“Deborah agreed to take part in a trial as she was keen to help other cancer patients in the future. "If taking part in a trial means others might be helped then I’m very happy with that."
A study to find out if writing about their experience can help women after surgery for breast cancer
This was a study to find out if writing about how they feel can help women come to terms with having surgery for breast cancer.
Writing about serious and stressful events can help people deal with them. In this study some women wrote about what they were doing day to day (they were the
The aim of this study was to find out if writing about their experiences of breast cancer surgery could help women with the way they feel about themselves and their bodies.
Summary of results
In this study, some women found it helpful to write about their experiences.
In total, 32 women completed the study. 14 women wrote about their experiences of breast cancer treatment, and 18 wrote about what they were doing day to day (the control group).
Talking to the women 3 months later, the team learned more about their experiences of writing and how it affected them.
Many women in the treatment experience group said that writing about their experiences was a relief. And women in both groups found benefit in taking some time out of their normal routine.
Some women in the treatment experience group found that writing forced them to look back and face their cancer experiences, which they would not normally have done. Some said that they have now discussed, or plan to discuss, their feelings with family or professionals. No one in the control group reported this.
Reflection was the main benefit for the control group. Many said that by writing about what they were doing day to day, they could see how far they had come and that they had returned to a normal, or sometimes better, level of coping and activity. The study team was surprised by this as they had not expected the control group to benefit from taking part.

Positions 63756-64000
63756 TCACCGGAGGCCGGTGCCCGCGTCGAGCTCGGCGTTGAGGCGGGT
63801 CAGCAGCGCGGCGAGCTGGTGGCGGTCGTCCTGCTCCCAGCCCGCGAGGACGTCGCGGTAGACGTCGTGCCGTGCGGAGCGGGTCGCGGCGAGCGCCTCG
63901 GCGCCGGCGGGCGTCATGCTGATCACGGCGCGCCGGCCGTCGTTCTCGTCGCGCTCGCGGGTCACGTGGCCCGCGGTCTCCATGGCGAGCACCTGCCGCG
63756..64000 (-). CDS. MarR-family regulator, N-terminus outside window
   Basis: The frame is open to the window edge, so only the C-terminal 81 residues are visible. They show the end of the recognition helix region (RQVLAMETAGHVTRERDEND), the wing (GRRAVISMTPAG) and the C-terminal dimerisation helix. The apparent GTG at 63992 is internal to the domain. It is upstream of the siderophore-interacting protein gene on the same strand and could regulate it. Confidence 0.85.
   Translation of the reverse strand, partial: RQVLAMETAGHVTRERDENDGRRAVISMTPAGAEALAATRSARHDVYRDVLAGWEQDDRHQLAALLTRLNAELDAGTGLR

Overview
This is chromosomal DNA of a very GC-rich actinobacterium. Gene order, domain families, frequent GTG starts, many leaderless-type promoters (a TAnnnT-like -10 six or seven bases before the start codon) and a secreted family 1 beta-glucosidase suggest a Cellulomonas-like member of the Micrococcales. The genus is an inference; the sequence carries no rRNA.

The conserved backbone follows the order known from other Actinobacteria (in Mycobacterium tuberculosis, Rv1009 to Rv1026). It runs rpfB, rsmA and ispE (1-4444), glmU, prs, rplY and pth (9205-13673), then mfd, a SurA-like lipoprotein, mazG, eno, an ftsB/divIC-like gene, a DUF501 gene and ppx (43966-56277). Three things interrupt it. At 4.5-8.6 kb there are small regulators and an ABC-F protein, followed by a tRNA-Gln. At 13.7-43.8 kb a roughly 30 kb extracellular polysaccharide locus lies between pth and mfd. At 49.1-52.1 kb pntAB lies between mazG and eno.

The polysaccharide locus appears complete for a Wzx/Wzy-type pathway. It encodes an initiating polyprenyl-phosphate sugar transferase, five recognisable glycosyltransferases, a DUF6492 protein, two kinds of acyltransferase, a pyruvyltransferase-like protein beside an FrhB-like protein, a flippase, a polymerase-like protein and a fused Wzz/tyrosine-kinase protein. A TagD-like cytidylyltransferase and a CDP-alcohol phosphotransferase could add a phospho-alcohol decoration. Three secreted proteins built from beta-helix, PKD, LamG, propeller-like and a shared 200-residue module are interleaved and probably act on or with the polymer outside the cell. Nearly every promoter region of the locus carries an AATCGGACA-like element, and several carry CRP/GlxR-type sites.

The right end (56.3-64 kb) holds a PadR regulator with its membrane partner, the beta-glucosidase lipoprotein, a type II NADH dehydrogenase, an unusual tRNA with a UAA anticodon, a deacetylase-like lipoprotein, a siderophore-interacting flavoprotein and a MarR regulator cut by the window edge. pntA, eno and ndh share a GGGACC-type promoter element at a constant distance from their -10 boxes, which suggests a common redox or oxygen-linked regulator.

Women in both groups were worried about bringing up the past. Some said they had found this difficult. Others found it useful.
Most of the women who didn’t find the writing helpful were in the control group.
As a result of completing the writing, some women in the treatment experience group have continued to use writing as a way of coping with difficulties. And others in the same group are making the effort to find answers to questions they had about their diagnosis.
The team learned that, if they were to offer this again, timing would be important. Most women thought it would be best to offer writing therapy 2 to 3 months after finishing treatment. But some preferred the idea of writing about their experiences from diagnosis onwards.
Most women felt that giving other patients the chance to write about their experiences would be worthwhile. And the team felt they got some very useful information, which will help them to do more work in this area.
We have based this summary on information from the team who ran the trial. As far as we are aware, the information they sent us has not been reviewed independently (
How to join a clinical trial
Dr Clare Harley
Breast Cancer Campaign
National Institute for Health Research Cancer Research Network (NCRN)
University of Leeds